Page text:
Each of the 12 main Acupuncture channels has a Yuan Source Point, through which Jing can be brought in. Typically this is used when an Organ needs it; the channel that feeds the Organ is selected for needling on the source point. Think of these Yuan Source Points as faucets and the Meng Men as a pump.

Shen, or spirit, resides in the Heart. Emotional or physical trauma can “unseat” the Shen and cause a person to be in a disoriented/wandering state (he hasn’t been himself ever since…). In extreme traumatic situations (shock), Jing can be lost from the Kidneys as if they were wrung out, and Shen can be “dispersed” — in some cases this is a permanent loss. This helps explain comas, and cases where someone’s head hair turns grey in a very short span of time.

The placenta contains a lot of Jing. Animals in nature eat it after giving birth, to regain lost Jing. Some human mothers are doing this as well (Google: Placentophagy).

There is also a growing awareness in the medical field that after birth, the umbilical cord must not be cut until at least 2 minutes has passed. See these articles. There is still blood and stem cells being pumped through the umbilical cord after birth (and in fact some proponents vouch for not cutting it at all, and letting it fall off naturally). The benefits extend beyond the early neo-natal period and babies delivered this way are healthier (more stem cells and immunoglobulin through the blood, stronger immunity). Here is a photo that was making its rounds on Facebook, showing how the umbilical cord changes over time as it “loses” blood to the baby (if not cut too early):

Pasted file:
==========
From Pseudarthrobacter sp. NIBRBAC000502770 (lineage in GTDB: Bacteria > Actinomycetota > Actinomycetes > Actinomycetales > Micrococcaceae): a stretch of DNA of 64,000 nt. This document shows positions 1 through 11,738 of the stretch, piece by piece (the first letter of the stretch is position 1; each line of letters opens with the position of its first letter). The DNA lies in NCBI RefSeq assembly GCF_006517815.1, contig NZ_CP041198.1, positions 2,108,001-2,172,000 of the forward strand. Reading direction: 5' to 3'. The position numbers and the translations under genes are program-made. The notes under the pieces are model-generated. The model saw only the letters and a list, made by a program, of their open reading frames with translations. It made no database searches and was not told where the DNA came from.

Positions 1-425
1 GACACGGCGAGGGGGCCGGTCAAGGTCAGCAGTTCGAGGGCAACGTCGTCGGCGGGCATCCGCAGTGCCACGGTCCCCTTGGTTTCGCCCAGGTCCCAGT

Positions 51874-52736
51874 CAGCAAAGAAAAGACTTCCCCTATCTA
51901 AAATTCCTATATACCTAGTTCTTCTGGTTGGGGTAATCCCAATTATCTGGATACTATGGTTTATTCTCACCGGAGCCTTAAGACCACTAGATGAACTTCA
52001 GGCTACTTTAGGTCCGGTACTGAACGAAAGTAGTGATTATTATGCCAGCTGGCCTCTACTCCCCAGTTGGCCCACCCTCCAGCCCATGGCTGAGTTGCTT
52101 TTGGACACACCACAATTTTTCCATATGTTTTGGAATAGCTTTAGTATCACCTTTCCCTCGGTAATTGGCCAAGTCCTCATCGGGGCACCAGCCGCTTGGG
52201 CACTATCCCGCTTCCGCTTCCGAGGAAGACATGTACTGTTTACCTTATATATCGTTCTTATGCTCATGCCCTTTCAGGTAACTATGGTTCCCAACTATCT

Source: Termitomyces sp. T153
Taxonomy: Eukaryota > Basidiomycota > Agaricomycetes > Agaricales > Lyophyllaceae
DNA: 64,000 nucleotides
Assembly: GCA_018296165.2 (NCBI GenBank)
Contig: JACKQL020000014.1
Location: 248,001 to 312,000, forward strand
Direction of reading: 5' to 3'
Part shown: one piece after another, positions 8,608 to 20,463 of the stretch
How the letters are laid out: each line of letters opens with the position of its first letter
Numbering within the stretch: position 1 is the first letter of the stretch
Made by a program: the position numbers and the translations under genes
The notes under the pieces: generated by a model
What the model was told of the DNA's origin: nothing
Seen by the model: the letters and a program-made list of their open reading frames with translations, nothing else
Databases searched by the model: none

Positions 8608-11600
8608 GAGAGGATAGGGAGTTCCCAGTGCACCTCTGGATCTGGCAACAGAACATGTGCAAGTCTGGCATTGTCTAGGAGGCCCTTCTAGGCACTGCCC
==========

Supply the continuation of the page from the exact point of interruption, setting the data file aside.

umbilical cord changes color over time There is research to back this up — see this study, “Mankind’s first natural stem cell transplant“.

One interesting revelation: stem cells contain Jing. There is a connection between placental stem cells and anti-aging. Remember that Jing correlates to lifespan, and that it is endowed at birth? Both the placenta and umbilical cord are also rich sources of stem cells, and it looks like this precious resource of Pre-Natal Essence has led to all sorts of commoditization around it. See also : placenta cord banking. Is it worth more to the mother eating it or selling it? How much is a year of your lifespan worth?